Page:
The sound of New Wave pop music and the early days of MTV were defined by the work of a handful of iconic musicians, and few stood taller in that era than Ric Ocasek, frontman and primary songwriter for The Cars. The band charted 13 Top 40 singles in the U.S. from 1978 to 1987 and the music video for their 1984 song "You Might Think" won the first-ever MTV Video Music Award for Video of the Year for its groundbreaking use of computer graphics. The band's biggest hit, "Drive," was a Top 10 hit across the globe and closely associated with the legendary Live Aid event. Ocasek wrote or co-wrote all the band's music, and later lent his extraordinary talent as a producer to bands like Weezer, No Doubt, Guided by Voices, and Bad Brains. In 2018, The Cars were inducted into the Rock and Roll Hall of Fame, which marked the final live performance of the group before Ocasek's death the following year. Moving in Stereo: The Life of Ric Ocasek, the Driving Force of The Cars serves as an in-depth guide to Ocasek's life and catalog as a musician and upholds him as one of the most essential voices in pop music during the MTV era.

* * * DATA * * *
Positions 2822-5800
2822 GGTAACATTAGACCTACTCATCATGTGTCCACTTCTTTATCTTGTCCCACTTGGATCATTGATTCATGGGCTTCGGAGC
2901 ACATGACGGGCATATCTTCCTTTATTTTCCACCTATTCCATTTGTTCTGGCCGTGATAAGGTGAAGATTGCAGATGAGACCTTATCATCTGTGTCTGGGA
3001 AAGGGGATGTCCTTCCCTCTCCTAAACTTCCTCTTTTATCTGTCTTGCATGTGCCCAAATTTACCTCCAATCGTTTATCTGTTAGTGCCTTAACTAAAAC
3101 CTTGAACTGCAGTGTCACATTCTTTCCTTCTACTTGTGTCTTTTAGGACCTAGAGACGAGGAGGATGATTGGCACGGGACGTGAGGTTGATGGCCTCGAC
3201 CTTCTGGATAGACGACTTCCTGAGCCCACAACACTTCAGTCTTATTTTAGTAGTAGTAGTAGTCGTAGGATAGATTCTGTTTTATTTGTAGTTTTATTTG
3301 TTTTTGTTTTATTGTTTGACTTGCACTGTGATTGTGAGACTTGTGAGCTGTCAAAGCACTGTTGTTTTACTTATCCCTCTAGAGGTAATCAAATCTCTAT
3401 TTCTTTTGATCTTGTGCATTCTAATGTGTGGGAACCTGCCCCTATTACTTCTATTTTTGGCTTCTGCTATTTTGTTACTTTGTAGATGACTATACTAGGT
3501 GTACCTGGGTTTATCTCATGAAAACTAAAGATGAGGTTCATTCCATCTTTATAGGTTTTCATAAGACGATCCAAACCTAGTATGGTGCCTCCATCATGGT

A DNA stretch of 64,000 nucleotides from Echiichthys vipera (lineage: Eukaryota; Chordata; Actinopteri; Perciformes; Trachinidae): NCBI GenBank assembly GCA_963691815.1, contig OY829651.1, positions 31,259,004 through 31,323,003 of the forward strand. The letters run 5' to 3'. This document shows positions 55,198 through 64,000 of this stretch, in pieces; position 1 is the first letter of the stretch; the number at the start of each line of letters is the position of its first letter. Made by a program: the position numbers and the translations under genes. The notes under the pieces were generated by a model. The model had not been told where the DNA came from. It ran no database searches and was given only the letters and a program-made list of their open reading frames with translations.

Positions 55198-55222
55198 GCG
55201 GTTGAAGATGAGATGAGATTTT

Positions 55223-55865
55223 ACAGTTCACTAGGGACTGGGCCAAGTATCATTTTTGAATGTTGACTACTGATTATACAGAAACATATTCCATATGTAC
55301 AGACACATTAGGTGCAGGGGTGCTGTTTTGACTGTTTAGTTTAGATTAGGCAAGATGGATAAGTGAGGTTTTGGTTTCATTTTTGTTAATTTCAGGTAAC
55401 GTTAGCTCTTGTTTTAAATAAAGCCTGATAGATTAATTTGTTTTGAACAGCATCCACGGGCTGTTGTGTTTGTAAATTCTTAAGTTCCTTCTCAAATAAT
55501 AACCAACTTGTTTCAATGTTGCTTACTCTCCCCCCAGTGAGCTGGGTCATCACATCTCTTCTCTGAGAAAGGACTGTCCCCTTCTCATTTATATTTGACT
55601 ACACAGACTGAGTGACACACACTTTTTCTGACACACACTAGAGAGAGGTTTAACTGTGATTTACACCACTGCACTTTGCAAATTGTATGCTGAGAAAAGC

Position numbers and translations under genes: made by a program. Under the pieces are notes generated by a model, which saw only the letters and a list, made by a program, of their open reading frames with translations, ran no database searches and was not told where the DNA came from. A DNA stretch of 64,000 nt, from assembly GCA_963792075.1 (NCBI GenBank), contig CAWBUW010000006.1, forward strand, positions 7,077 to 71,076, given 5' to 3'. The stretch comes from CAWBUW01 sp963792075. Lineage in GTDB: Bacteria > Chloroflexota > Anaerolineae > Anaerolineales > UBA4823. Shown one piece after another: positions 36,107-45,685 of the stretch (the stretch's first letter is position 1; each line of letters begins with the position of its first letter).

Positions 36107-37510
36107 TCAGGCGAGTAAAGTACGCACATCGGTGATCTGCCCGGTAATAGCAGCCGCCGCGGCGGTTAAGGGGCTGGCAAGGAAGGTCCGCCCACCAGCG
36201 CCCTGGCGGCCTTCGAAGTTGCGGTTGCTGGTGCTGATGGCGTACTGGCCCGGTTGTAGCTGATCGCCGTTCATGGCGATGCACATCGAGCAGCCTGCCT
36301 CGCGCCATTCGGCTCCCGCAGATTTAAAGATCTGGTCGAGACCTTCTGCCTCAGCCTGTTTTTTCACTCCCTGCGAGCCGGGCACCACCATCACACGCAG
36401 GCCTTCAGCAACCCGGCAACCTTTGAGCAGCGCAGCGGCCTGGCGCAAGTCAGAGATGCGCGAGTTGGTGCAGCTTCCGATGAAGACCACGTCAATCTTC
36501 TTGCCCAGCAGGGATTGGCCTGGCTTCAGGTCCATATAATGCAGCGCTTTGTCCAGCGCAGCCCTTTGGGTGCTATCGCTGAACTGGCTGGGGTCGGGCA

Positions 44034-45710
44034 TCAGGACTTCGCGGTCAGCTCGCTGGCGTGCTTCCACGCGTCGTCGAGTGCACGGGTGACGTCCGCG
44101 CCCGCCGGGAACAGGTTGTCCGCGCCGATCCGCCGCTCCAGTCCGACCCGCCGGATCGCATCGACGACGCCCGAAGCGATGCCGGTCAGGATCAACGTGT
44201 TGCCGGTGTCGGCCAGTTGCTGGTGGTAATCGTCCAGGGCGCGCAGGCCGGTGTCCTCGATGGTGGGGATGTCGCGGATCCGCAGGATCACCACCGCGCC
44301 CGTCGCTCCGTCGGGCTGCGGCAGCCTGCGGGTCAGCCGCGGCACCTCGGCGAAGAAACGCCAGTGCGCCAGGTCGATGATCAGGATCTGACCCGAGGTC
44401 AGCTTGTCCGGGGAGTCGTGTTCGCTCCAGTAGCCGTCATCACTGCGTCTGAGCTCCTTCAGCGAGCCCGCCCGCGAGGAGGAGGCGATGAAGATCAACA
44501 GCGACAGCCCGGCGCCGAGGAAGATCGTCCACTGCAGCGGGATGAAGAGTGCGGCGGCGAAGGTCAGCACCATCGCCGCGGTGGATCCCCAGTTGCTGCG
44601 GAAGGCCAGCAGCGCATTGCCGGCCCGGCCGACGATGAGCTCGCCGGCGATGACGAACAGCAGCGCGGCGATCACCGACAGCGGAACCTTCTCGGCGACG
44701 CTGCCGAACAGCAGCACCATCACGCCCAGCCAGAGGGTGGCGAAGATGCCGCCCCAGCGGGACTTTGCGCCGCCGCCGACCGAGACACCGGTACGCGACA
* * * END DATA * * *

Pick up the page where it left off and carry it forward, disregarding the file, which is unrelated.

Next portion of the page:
Peter Aaron is the author of If You Like the Ramones and The Band FAQ; the coauthor of Richie Ramone’s autobiography, I Know Better Now; the arts editor for Chronogram magazine; the front man of influential New York band the Chrome Cranks; and a member of the Stabbing Jabs and other musical projects. In the 1980s, he promoted early concerts by Nirvana, the Flaming Lips, and others. His writing has appeared in the Village Voice, the Boston Herald, the Kingston Daily Freeman, and other publications, and online at AllMusic and All About Jazz. He lives in the Hudson Valley.